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[Thespian Review] Kim Sun Ah – “My Name Is Kim Sam Soon”

2 Sep

I’m an admitted actressexual–someone who obsesses over actresses’ performances. I’m a sucker for great acting and if I hate a lead actress in a film, it usually downgrades the experience of the whole movie for me regardless of whether the other actors, the story, etc are great. That being said, I know that Korean dramas are not the places you ought to be mining for great acting. Most actors and actresses in dramas are stilted and the ones that gain recognition for their acting often shade bits and pieces of their characters with tiny nuances. Yet, there is absolutely one performer who I dare compare to some of my favorite actresses like Maggie Cheung or Meryl Streep. That happens to be Kim Sun-Ah.

I absolutely adore Kim Sun-Ah whose weekly performances in her current drama “Scent of a Woman” leaves me in tears half the time and the other hysterically laughing. She is the tent pole of what actresses ought to be doing in Korean dramas. She displays all of the characteristics that I love the most about great acting in the drama that made her a star–“My Name is Sam Soon”. This delightful show earned huge amounts of fans and garnering more than 50% of audience ratings with its final episode. In my opinion, what made the drama successful was Kim Sun-Ah, who played the title role of Sam Soon.

Sam Soon isn’t your average Korean drama heroine; she has curves, a little less attractive than the usual fare but she definitely has the classic spunk of most drama queens. She’s loud mouthed, prone to spouting words of wisdom, and more physical than most fragile-looking drama heroines. Just as her appearance is big, her voice is even bigger. Her voice is shrill but capable of both bringing laughs and making us cry with slight alterations of its tics. Case and point the very first scene where she is being dumped by her boyfriend of three years. In this scene, not only do we get a sense of how big both in size and personality Sam Soon is, but we are already exposed to the wonderful delights of Kim Sun-Ah’s performance. You see, with just one scene, we are able to understand Sam Soon and who she is, her hopes and wants, the pain she must be feeling at that moment, and the memories she seem to hold on to desperately even as her boyfriend tries to destroy them with his cruelty. At this point, I’ve already cried my heart out, slowly getting sucked in by Sam Soon’s infinitely huge heart and watching helplessly as the love of her life disappears.

With all this great acting and full buckets of tears streaming from my eyes already, it’s quite alarming how easy it is for Kim Sun-Ah to change all those tears to laughter even as she is evidently distraught. Here is what makes Sun Ah such a great actress for me and what makes her performance here so endearing. What works wonders for her is the desperation of her character. We’ve seen Sam Soon at the two lowest points of her life: as she is humiliated by the love of her life and as she humiliates herself with the terrible mistake of crying her heart out in the men’s bathroom. The two are linked together by the fact that Sam Soon is so desperate and so vulnerable and hurt but they elicit vastly different reactions from me. At one point, we are crying our eyes out and then the next we are laughing. This is mostly as a result of Sun Ah’s capacity to mine all the tears and laughter from her character’s desperation. She uses her voice, once raspy and whiny then startlingly shrill and childish the next as the humiliation piles up one after the other and it all registers in her face.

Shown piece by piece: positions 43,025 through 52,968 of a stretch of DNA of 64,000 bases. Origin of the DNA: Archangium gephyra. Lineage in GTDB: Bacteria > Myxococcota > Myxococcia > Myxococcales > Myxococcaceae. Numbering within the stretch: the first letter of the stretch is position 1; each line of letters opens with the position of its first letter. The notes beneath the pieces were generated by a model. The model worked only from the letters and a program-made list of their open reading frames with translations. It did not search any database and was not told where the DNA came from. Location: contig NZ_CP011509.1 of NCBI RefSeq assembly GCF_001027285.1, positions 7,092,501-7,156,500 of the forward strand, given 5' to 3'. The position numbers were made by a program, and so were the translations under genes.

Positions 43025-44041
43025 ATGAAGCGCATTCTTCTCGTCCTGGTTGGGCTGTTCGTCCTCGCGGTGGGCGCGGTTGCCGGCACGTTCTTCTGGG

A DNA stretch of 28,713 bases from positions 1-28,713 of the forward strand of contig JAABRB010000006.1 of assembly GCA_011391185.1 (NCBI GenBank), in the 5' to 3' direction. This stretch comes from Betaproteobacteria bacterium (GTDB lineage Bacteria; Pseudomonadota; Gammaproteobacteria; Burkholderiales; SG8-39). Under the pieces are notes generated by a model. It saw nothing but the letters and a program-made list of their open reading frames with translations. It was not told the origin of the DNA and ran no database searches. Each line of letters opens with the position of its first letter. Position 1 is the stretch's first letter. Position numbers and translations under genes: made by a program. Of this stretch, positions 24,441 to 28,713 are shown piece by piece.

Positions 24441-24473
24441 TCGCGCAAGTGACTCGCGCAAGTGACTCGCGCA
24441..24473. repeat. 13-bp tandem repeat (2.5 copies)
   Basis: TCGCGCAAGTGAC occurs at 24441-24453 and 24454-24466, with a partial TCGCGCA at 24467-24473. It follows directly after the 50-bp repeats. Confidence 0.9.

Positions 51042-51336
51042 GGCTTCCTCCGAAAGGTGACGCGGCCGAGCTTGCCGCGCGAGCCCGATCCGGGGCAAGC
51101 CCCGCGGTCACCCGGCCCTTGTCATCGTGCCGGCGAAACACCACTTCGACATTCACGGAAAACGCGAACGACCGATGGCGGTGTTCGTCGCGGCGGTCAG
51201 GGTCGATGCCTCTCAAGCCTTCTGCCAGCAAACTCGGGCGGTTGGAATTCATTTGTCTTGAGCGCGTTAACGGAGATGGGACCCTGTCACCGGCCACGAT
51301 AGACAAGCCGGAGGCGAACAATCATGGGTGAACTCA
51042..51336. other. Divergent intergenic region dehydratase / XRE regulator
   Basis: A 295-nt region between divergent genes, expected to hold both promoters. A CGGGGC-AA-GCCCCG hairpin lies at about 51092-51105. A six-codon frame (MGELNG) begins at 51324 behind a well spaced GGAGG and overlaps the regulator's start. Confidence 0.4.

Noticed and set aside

Now I understand that is one huge paragraph just to describe the opening of the series but I felt it was necessary to show Sun Ah’s brilliance as she only progresses from that scene. As the episode continues, we see Sam Soon working hard to get over her frustrations and Sun Ah adds nuances that suggest Sun Ah seems to be a much more complicated character than we imagined given the first scene. We see her brazen personality, her childish attitude, and her wisdom all at once which is fascinating if only because they don’t seem to go together. Sam Soon is so contradictory of a character because at one point she is pretty much the embodiment of a 5-year old child and then the next she is the embodiment of an 80 year old grandmother who’s seen so much and knows so much.

Even as the romance between Sam Soon and Jin-heon develop we are essentially looking at a character study of Sam Soon and rightly so. She is far more interesting than Jin-heon even if her backstory isn’t as dramatic as Jin-heon. She knows very well that she’s not young and that maybe she won’t be able to marry anymore and that thought is pretty much present in her. Truly, her Sam Soon is like her Yeon Jae in Scent of a Woman. She knows when to amp up the laughter without making it feel awkward with the heavy drama surrounding her. The same is true of the reverse; she can make you cry right after just making you laugh.

I have yet to see a performance that matches or surpasses Sun Ah’s Sam Soon in Korean drama. She is so funny and tragic and she’s able to capture both without making her character feel unreal. She’s someone you can relate to yet she’s not a cliche either. That is very true of the actress as well as the character.

–Clarence

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One Response to “[Thespian Review] Kim Sun Ah – “My Name Is Kim Sam Soon””

Trackbacks/Pingbacks

  1. My Lovely Sam Soon (2005) « - December 21, 2011

    […] Drama Pop (September 2, 2011) […]

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